Thursday, July 17, 2008

Greens senator Christine Milne writes:

In the coming months, before the emissions trading legislation comes before the Senate, the Rudd Government needs to think hard about what it is trying to achieve.

Does it plan to buy into the lowest common denominator populism of the Coalition? This approach drags the debate backwards, undermines the global climate fight, and risks alienating a significant portion of Labor's own base who voted for leadership on climate.

Or will it lead from the front, inspiring Australians to embrace this challenge to rebuild, upgrade and retool for a zero emissions future? Will it appeal to people's best instincts, articulating a positive vision of preparing ourselves for the future by investing in a systemic roll-out of energy efficiency, mass transit and renewable energy?

The final answer will be in the 2020 target that is promised in the legislation by the end of the year, but the signals from yesterday's Green Paper were decidedly worrying. The Paper was framed entirely around costs and cash compensation instead of the opportunities for transformation the Greens have been advocating.

The Canberra insider view, surprisingly articulated even by the eminently sensible Bernard Keane last week, is that, while the Greens position makes perfect sense, it is politically unacceptable and won't pass muster with the electorate. This is a leftover from the Howard years where good policy was abandoned in favour of pandering to special interests and appealing to base populism was seen as effective politics.

I don't believe that that is the case anymore. The Canberra insiders are completely misreading the level of anxiety in the community about the science of climate change and the awareness that, if we don't act now, there will be nothing that we can do to avoid runaway climate change when the politicians finally wake up.

All around the country, I and my colleagues are accosted by people demanding to know what we are going to do to help them reduce their emissions. Why isn't the Government helping them install insulation and solar water heating? they want to know. Why isn't the Government embracing the smart, baseload solar technologies that we are exporting to the US and Spain? What are the Greens going to do about it? They feel that hading out cash compensation, while doing nothing to bring on alternatives, is cruelly setting them up for a fall when the crunch comes.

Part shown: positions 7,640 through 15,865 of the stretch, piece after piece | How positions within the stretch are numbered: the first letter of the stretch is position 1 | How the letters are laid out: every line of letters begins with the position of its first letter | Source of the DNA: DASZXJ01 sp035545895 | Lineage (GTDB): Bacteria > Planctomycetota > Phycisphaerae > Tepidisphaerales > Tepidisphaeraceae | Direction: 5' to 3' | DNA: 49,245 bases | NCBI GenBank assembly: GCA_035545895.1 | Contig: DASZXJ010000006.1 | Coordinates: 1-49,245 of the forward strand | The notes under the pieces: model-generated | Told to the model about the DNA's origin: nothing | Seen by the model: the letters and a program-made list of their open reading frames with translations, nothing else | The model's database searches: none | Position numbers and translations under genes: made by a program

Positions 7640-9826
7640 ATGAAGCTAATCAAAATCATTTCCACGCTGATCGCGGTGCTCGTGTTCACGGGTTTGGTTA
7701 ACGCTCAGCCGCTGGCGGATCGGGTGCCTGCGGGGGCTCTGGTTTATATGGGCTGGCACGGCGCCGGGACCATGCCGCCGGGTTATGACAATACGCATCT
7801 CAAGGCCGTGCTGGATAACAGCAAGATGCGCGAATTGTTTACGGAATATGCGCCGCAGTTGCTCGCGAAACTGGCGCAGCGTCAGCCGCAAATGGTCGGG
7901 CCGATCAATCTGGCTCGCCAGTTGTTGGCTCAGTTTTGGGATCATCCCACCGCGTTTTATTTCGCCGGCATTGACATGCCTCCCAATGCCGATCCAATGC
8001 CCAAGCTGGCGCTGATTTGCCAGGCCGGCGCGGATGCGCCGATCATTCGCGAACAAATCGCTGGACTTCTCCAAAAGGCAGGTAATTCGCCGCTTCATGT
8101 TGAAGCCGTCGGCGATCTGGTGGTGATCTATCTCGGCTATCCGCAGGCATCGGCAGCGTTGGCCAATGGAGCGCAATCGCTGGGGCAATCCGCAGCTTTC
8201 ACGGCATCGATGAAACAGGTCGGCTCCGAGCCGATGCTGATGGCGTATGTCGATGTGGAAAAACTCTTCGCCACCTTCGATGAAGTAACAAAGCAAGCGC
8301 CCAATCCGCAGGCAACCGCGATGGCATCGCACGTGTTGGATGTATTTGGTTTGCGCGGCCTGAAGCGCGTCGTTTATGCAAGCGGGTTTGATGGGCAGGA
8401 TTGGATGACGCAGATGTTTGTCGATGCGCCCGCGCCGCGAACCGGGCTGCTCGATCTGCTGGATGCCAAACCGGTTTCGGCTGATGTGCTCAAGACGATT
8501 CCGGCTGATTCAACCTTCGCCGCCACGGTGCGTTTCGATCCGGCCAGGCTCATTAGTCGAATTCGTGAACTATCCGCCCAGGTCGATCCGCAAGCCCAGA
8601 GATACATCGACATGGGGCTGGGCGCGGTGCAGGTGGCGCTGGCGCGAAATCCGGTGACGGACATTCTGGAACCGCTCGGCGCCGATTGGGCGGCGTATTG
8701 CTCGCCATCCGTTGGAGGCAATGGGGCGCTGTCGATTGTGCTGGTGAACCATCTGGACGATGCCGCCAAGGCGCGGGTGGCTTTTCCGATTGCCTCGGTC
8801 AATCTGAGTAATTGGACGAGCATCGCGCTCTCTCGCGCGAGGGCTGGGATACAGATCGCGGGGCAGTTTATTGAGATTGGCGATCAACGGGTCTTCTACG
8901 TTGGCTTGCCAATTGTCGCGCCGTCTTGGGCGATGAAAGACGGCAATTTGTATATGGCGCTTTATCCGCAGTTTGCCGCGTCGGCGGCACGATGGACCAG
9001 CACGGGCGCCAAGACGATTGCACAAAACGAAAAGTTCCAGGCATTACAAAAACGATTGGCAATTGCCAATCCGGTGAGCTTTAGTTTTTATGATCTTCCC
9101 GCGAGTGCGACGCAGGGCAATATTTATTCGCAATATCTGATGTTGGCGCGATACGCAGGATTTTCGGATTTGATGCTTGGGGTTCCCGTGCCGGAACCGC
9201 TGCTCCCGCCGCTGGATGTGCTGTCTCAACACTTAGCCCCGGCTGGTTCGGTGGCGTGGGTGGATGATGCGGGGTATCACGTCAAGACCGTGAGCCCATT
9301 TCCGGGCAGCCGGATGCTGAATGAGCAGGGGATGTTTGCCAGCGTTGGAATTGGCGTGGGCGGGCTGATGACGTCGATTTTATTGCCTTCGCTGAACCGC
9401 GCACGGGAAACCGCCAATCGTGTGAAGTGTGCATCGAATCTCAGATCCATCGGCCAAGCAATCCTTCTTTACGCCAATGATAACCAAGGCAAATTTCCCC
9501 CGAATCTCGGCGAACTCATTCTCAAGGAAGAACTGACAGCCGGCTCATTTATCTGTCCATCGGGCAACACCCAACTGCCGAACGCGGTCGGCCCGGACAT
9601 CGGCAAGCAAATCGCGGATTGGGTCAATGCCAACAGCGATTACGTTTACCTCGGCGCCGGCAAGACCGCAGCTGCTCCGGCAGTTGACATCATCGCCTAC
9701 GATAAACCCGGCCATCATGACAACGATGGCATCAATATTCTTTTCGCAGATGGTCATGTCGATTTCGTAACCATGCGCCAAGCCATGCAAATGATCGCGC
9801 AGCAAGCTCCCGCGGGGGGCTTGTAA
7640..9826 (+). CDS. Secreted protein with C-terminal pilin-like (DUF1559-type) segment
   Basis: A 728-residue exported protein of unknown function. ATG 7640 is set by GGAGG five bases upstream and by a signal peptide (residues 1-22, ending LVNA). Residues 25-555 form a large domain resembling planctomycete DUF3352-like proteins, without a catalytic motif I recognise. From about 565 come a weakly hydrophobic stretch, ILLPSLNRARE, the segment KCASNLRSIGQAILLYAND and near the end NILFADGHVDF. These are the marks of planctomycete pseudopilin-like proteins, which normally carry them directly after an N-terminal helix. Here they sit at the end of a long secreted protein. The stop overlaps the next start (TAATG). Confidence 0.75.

Voters were outraged by the capturing of the Howard Government by the greenhouse mafia. They will be equally outraged by the Rudd Government's capture and storage in the pockets of the coal sector. This is the one and only case where I am hoping for leakage!

Emissions trading is supposed to go hand in hand with a suite of measures to unleash creativity and innovation and stimulate investment in the zero emissions alternatives. Instead, we have every mechanism imaginable to protect existing investments. The Green Paper even proposes free permits and cash handouts to protect investment in coal generators. This will deaden any stimulus to invest in the much-needed new infrastructure for renewables and energy efficiency.

Just as with increasing the price of petrol with one hand and decreasing it by the same amount with the other, the Government has put its foot on the brake and accelerator at the same time. The wheels are spinning madly, we're burning up fuel, and we're going precisely nowhere.

Prime Minister Rudd and Minister Wong would do well to read Nelson Mandela's first lesson of leadership in last week's Time Magazine: "Courage is not the absence of fear, but the ability to inspire people to move beyond fear."

Rudd and Wong are so paralysed by fear that, for all their talk of transformation, they are clinging to the past. The community has moved well past the Government towards the Greens position, opening the field for courageous leadership.

Rudd and Wong would do well to consider this before bringing legislation before the Senate that gets the support of the Coalition but loses the community.

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